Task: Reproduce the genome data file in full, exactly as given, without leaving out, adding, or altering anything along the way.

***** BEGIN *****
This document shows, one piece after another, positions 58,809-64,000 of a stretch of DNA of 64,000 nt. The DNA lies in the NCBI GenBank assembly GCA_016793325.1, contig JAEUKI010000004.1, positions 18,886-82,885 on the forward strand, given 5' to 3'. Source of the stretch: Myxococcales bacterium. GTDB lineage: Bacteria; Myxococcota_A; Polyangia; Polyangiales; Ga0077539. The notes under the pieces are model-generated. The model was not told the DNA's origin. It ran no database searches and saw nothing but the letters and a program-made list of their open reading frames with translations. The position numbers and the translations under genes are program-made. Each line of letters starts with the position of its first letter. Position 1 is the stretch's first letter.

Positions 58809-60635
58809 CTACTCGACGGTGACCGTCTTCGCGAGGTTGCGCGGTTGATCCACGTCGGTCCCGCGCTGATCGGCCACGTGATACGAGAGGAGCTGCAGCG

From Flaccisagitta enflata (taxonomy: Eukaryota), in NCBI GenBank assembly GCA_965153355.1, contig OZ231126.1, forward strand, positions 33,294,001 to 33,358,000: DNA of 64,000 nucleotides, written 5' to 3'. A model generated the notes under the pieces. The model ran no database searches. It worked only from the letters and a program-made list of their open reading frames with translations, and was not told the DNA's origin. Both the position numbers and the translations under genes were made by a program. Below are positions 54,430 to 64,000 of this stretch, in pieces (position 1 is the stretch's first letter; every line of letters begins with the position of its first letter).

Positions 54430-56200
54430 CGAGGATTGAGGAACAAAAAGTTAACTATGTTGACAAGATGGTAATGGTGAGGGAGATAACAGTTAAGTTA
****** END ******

This document shows, one piece after another, positions 58,809-64,000 of a stretch of DNA of 64,000 nt. The DNA lies in the NCBI GenBank assembly GCA_016793325.1, contig JAEUKI010000004.1, positions 18,886-82,885 on the forward strand, given 5' to 3'. Source of the stretch: Myxococcales bacterium. GTDB lineage: Bacteria; Myxococcota_A; Polyangia; Polyangiales; Ga0077539. The notes under the pieces are model-generated. The model was not told the DNA's origin. It ran no database searches and saw nothing but the letters and a program-made list of their open reading frames with translations. The position numbers and the translations under genes are program-made. Each line of letters starts with the position of its first letter. Position 1 is the stretch's first letter.

Positions 58809-60635
58809 CTACTCGACGGTGACCGTCTTCGCGAGGTTGCGCGGTTGATCCACGTCGGTCCCGCGCTGATCGGCCACGTGATACGAGAGGAGCTGCAGCG

From Flaccisagitta enflata (taxonomy: Eukaryota), in NCBI GenBank assembly GCA_965153355.1, contig OZ231126.1, forward strand, positions 33,294,001 to 33,358,000: DNA of 64,000 nucleotides, written 5' to 3'. A model generated the notes under the pieces. The model ran no database searches. It worked only from the letters and a program-made list of their open reading frames with translations, and was not told the DNA's origin. Both the position numbers and the translations under genes were made by a program. Below are positions 54,430 to 64,000 of this stretch, in pieces (position 1 is the stretch's first letter; every line of letters begins with the position of its first letter).

Positions 54430-56200
54430 CGAGGATTGAGGAACAAAAAGTTAACTATGTTGACAAGATGGTAATGGTGAGGGAGATAACAGTTAAGTTA